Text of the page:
Dette er et utdrag av et innlegg som ble holdt av Datatilsynets direktør, Line Coll, i EU-parlamentet den 7. mars 2023. Anledningen var et seminar om «EU AI Act», en ny forordning foreslått av EU-kommisjonen for å regulere kunstig intelligens. Coll snakket om erfaringer fra Datatilsynets sandkasse for kunstig intelligens. Innlegget ble holdt på engelsk, og vi publiserer innlegget på språket det ble holdt.
In relation with the upcoming regulation of AI in the EU, by passing of the AI Act, the Norwegian Data Protection Authority was invited to the European Parliament and asked to give some reflections based on our experiences from our regulatory AI sandbox. This blogpost is an extract of the speech we gave.
We have been running a regulatory sandbox for AI since 2020, and based on our experience from this we can tell you one thing:
- Artificial intelligence can indeed be explosive!
- AI is a power full tool, which can be technically explosive.
- The technical side, however, goes hand in hand with the ethical and moral aspects of AI, and AI can be ethically explosive. We have seen AI that shortly after launch – we are talking hours – develops from being rather neutral to being extremely right wing political and discriminating.
- The resent case in the Netherlands also showed us that AI can be politically explosive. The so-called child benefit scandal in the Netherlands, where the tax authorities used an algorithm to detect fraud, resulted in a large group of minority families wrongly being accused of fraud. This had of course dramatic consequences for the families involved. In addition, the case proved to be politically explosive as well, resulting in the government stepping down.
The goal of our regulatory sandbox has been to promote the development of innovative and responsible AI solutions and to help Norwegian companies in both private and public sector in their development and application of ethical and privacy friendly AI solutions.
The positive impact of many of the AI technologies we have examined in our sandbox can be as fast and as mesmerizing as fireworks – the beautiful side of explosions: we have seen cases spanning from predicting heart attacks to effectively fighting money laundering and financing of terrorism.
However, just like fireworks, AI technologies should be handled with care, as they may sometimes have far-reaching and disruptive negative consequences too, in particular for our fundamental rights and freedoms.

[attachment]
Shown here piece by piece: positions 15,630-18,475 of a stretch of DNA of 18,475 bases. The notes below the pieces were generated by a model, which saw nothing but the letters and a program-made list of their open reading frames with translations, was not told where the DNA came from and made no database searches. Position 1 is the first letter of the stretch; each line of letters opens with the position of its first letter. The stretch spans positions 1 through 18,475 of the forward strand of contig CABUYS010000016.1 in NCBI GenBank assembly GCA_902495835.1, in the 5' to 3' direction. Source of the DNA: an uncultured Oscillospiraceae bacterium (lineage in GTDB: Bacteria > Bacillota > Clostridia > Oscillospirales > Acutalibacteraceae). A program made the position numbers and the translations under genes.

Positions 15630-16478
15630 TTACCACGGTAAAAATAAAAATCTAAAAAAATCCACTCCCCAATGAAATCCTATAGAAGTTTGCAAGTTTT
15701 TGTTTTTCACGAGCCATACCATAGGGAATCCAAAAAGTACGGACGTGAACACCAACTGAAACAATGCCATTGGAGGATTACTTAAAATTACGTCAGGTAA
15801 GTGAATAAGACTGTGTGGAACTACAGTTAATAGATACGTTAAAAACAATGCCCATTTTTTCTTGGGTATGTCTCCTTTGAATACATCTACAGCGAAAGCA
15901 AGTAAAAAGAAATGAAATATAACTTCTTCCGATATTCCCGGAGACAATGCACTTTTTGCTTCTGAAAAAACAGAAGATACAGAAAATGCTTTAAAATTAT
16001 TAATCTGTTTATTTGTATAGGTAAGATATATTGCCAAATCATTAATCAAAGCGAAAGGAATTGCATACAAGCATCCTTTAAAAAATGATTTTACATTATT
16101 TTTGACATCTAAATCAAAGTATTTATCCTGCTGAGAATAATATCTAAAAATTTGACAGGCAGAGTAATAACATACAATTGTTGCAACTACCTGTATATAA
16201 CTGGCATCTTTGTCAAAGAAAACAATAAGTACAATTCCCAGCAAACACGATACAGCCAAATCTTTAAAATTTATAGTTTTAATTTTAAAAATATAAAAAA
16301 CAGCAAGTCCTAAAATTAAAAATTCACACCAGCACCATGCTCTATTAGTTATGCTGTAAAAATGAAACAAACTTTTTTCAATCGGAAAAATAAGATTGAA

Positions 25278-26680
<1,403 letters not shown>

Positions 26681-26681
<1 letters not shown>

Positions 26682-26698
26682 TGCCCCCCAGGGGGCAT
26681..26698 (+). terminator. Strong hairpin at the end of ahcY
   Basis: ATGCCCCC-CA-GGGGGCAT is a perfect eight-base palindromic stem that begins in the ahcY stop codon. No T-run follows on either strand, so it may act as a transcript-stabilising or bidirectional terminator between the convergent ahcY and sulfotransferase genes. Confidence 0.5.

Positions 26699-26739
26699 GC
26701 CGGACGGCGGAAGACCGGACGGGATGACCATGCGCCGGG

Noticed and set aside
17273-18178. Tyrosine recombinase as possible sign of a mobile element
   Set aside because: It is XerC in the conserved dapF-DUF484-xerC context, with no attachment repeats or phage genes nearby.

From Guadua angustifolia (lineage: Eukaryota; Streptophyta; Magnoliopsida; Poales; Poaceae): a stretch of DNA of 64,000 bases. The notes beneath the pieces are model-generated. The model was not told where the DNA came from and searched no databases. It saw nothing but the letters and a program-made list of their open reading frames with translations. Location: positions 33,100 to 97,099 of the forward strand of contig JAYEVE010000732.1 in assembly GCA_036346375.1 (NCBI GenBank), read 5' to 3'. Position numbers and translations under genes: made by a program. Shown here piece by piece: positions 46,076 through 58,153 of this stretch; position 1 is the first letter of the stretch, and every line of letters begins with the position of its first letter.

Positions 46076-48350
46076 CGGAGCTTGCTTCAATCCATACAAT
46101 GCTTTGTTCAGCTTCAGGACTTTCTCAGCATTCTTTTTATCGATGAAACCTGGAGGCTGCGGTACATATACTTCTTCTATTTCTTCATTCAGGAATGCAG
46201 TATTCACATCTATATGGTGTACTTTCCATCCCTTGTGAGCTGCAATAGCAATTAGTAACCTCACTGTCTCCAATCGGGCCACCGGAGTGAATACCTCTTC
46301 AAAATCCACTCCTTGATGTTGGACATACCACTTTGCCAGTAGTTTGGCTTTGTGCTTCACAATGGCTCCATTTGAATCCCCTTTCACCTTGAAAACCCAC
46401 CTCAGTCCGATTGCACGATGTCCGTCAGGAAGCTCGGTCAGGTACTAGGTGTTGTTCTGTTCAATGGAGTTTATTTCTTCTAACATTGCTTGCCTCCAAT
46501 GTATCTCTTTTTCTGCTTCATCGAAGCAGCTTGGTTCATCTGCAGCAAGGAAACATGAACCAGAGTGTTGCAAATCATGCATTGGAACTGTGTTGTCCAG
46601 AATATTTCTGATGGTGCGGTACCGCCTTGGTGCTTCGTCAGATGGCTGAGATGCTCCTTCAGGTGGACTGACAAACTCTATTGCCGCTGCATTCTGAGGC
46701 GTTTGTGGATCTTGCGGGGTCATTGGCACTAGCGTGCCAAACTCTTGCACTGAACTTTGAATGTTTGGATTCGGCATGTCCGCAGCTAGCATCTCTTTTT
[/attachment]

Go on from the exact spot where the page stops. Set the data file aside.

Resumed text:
What is a regulatory sandbox?
What does a sandbox look like in practice, some of you might wonder. For us it is a method. It means allocating resources and providing dialogue-based guidance to dedicated companies over a period of 4 to 6 months – often in an early phase of the AI project of the company.
A sandbox provides a controlled environment that facilitates the development and testing of innovative AI technologies under the direct supervision and guidance of a competent authority.
In other words, a sandbox is a playground where controlled “explosions” of AI can safely be tested before they happen in the real world.
It gives us as data protection authority a unique chance to dig into AI-related privacy questions where there is little legal and practical precedence.
For example, we worked with the Norwegian welfare administration on a project where they wanted to use AI to ensure better follow up of individuals on sick leave. In this project we learnt about the importance of transparency towards the case handler in the welfare administration in order for them to make an informed decision whether or not to follow the algorithmic suggestion provided. We also learnt that the legal basis for using historical sick leave data to train the algorithm is unclear in the GDPR. For us, this is very concrete and useful takeaways.
A sandbox is also an opportunity for the authorities to gain first-hand insights into new and complex technologies, which is key to provide better case-handling, investigations and guidance to both companies and citizens.
How to succeed with a regulatory sandbox?
Based on our experience, we have identified three main success factors, in order for a sandbox to achieve its goals:
- The AI project should be used for the greater good and the process towards inclusion in a sandbox must ensure fair competition,
- Transparency, and
The first success factor: use for the greater good and ensuring fair competition
As for the first success factor: The AI project should be used for the greater good and the process towards participation must ensure fair competition.
To ensure that sandboxes foster both innovation and sound competition, it is key to ensure that applicants are assessed based on open and transparent criteria, and that the criteria ensure the selection of projects with the greatest benefits for society, and not just for the benefit of the participating company or organization itself.
To ensure this, in Norway, we ask ourselves and the applicants the following questions before admitting a project to our sandbox:
- Does the project actually concern artificial intelligence?
- Is the project likely to have a significant positive impact on individual citizens or society at large? Will the output or result of the sandbox project benefit or be relevant for other organizations as well?